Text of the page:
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Tuesday, July 19, 2016

Do Not Get Stumped with Genealogy Research

Do you struggle or become sidetracked with genealogy research? Many researchers are overlooking some of the same key principles that help save time and wasted effort. Which of the following should you incorporate in the quest to identify your ancestor?

The research question
Has your research turned up piles of information that you do not know what to do with? Most people who have challenges in their research have begun with too vague an objective. Formulate your research question on paper. The further back you go in your research, the more questions you will have. Be as specific as possible about what you are looking to discover about your ancestor.

Consider what you know and what you want to learn:
  •  ancestor’s name, event places and dates
  •  spouse’s name
  •  descendant’s name
  •  documented findings
  •  oral history
It is possible to research and only turn up information. With a clear concise question, information becomes evidence instead of an unused pile of information. See A Preponderance of Information; a Plethora of Evidence.

Flawed assumptions
Flawed assumptions in genealogy usually lead you down the wrong path with much wasted effort and time. Some researchers assume names have never changed or were always spelled the same. Others do not study boundary changes and miss documentation generated in the parent localities (ex. former districts or counties). Sometimes researchers get stuck because they do not use a timeline that helps point to events which can be documented.
  1. Consider name variations: It is possible that centuries ago your ancestor actually used a different variation of his name. See Name Variations in the United States Indexes and Records.
  2. Begin with the boundaries. Search your locality at FamilySearch Wiki to learn about boundary changes. For example, see South Carolina Maps.
  3. Create a timeline that documents historical and personal events that happened during your ancestor's life. See US Timelines.
Types of records or resources generated
You need to actually research record types and resources that may answer your research question. Search the Wiki to learn about genealogical resources in a particular locality. Take a look at all the resources available for South Carolina.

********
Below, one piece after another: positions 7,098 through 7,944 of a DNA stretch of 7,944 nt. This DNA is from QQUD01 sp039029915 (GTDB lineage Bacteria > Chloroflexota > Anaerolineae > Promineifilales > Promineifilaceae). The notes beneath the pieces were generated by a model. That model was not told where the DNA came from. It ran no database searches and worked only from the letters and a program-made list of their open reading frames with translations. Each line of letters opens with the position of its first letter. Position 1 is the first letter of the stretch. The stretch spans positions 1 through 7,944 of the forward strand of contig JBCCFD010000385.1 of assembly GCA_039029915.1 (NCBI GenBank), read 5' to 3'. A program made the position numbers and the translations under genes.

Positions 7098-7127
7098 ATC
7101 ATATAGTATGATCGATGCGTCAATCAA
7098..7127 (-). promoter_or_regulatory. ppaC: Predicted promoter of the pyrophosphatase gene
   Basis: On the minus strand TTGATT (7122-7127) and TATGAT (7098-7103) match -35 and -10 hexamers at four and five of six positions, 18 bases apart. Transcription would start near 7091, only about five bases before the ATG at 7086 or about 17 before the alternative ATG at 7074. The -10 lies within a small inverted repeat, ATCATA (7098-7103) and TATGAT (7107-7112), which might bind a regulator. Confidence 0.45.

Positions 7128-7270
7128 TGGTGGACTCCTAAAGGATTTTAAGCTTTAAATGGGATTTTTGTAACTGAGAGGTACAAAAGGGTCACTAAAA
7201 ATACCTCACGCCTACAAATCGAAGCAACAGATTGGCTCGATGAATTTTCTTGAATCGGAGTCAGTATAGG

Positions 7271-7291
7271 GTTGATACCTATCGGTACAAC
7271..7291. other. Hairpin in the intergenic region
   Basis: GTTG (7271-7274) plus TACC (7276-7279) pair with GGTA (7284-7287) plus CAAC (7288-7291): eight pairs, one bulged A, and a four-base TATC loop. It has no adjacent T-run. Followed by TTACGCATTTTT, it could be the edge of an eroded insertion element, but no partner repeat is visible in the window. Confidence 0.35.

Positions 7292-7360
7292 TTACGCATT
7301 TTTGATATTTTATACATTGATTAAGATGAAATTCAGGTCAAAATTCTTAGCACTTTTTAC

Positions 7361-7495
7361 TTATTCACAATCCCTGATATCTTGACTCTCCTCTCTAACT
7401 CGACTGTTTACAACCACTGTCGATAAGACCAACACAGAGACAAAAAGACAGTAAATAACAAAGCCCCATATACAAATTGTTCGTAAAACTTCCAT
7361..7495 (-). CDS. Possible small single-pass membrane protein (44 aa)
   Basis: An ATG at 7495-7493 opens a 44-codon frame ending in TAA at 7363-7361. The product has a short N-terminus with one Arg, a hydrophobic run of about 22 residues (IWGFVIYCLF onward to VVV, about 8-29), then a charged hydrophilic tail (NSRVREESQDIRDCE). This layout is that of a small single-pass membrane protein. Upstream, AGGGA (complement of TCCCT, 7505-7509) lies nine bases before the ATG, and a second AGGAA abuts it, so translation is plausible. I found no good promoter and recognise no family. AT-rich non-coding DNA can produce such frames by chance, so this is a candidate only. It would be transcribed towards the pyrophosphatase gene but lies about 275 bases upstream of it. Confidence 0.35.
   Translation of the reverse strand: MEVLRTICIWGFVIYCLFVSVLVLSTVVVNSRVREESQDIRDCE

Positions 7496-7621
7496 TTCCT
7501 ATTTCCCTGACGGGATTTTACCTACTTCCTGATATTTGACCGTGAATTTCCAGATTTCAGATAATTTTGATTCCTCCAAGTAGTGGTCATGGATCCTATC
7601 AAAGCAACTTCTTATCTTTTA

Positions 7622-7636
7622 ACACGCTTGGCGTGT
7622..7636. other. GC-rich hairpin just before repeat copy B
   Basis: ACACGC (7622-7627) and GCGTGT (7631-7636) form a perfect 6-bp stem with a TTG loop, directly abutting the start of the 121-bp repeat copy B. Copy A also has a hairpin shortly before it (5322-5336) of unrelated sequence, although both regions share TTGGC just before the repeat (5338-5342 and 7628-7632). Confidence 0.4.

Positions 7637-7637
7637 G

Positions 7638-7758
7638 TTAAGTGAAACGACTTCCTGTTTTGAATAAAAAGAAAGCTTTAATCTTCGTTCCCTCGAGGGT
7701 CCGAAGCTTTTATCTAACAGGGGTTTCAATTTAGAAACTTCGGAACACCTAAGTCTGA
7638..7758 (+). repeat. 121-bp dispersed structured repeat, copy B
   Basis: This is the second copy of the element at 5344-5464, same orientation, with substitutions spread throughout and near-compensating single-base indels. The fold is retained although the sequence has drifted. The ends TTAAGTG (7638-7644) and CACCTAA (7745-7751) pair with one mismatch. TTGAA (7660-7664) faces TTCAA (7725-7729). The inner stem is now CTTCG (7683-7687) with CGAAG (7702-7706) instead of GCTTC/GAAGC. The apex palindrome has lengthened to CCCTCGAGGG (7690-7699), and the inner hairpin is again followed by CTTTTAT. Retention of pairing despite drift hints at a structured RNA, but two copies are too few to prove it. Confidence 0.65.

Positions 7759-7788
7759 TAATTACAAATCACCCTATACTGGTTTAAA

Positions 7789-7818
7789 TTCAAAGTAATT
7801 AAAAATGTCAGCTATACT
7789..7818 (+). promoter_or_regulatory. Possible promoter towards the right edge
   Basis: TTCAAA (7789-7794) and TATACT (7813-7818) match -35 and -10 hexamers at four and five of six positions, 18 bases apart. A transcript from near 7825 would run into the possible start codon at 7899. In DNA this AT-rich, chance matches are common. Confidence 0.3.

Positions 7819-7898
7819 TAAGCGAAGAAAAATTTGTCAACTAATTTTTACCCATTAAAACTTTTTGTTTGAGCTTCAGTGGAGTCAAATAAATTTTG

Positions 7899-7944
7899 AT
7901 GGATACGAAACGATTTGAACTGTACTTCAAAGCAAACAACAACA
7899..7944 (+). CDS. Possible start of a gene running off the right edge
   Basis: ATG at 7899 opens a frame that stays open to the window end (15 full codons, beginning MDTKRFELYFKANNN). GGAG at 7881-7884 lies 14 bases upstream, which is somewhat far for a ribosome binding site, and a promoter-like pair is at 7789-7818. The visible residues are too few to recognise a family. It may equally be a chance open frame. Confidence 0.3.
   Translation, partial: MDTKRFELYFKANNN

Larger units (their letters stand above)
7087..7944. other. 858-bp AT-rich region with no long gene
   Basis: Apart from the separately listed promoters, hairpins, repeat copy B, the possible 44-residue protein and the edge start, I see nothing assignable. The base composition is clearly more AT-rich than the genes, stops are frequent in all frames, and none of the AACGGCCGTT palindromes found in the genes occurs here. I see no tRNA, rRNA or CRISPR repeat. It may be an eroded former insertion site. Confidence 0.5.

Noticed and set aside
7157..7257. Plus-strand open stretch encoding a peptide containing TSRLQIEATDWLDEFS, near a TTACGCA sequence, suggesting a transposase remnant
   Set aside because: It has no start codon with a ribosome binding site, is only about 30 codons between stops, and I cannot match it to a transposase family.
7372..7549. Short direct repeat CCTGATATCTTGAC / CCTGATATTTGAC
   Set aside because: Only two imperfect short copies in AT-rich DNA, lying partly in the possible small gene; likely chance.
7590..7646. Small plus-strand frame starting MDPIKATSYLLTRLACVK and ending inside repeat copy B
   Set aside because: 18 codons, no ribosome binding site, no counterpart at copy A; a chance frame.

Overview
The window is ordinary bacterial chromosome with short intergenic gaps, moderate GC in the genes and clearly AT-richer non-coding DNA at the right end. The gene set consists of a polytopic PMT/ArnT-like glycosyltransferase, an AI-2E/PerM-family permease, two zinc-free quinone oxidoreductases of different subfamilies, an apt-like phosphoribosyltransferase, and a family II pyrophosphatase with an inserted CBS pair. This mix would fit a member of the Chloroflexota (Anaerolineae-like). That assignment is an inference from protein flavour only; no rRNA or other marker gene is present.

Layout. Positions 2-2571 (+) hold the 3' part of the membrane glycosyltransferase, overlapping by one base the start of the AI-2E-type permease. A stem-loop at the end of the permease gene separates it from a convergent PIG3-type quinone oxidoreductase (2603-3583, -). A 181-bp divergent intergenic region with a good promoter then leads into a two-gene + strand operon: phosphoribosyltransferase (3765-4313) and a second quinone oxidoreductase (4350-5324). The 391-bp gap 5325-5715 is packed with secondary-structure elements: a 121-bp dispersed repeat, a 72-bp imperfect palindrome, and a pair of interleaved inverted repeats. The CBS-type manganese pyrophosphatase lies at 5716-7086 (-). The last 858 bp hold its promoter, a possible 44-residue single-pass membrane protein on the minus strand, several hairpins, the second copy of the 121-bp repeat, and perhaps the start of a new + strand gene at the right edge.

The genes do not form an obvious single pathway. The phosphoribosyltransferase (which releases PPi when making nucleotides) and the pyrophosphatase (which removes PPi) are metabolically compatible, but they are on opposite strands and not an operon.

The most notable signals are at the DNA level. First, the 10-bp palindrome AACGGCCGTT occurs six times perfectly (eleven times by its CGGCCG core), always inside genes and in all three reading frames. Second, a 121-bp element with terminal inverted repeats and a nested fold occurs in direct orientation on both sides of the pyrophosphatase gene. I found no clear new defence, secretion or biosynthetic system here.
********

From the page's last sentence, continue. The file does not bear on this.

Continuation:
Finding access to records or resources
As you discover records and resources that were generated and that may document your ancestor, research where they can be accessed. Search out all potential record holders in the locality where your ancestor lived (county and university libraries, archives, societies, museums, etc.). Many records can be found in places not commonly used for genealogical research.

Extracting the facts
Scrutinize the quality of your sources. Enter names, events, and sources using a family tree database. A family tree helps add a dimension to your findings that enables you to discern the direction you need to take to discover more.

Family Tree at is free. Add your ancestors’ names. Then add sources on from the individual’s person view. For example while signed in, take a look at the person view for Emory Wallace Vance, Sr. Take a look at the sources for Emory. It is a great benefit to be able to access all the information you know about an ancestor from this view.

Linking to further information
Learn how to use your findings to link to further information. Ask yourself this question as you extract the facts: How can I use this information to discover more? Be sure to record your sources in case you need to return to a record collection to learn more. Also,
  • Take a look at the names of all persons mentioned in a record. Research each individual’s connection to your ancestor. Consult wills and probate records.
  • Research the history of organizations or institutions or localities for mentions of your ancestor.
  • Trace personal and real property. This involves learning how these records are organized and where they are held.
  • Research the holdings of archives, societies, county libraries, and university libraries to learn the types of records that exist. It is often easy to do this just by visiting their online catalogs and reviewing record descriptions. In many cases you will find written or electronic publications published by archives and societies provide this information.
  • Follow the experts who specialize in your area of research on social media networks where you can ask questions and learn more from what they share.


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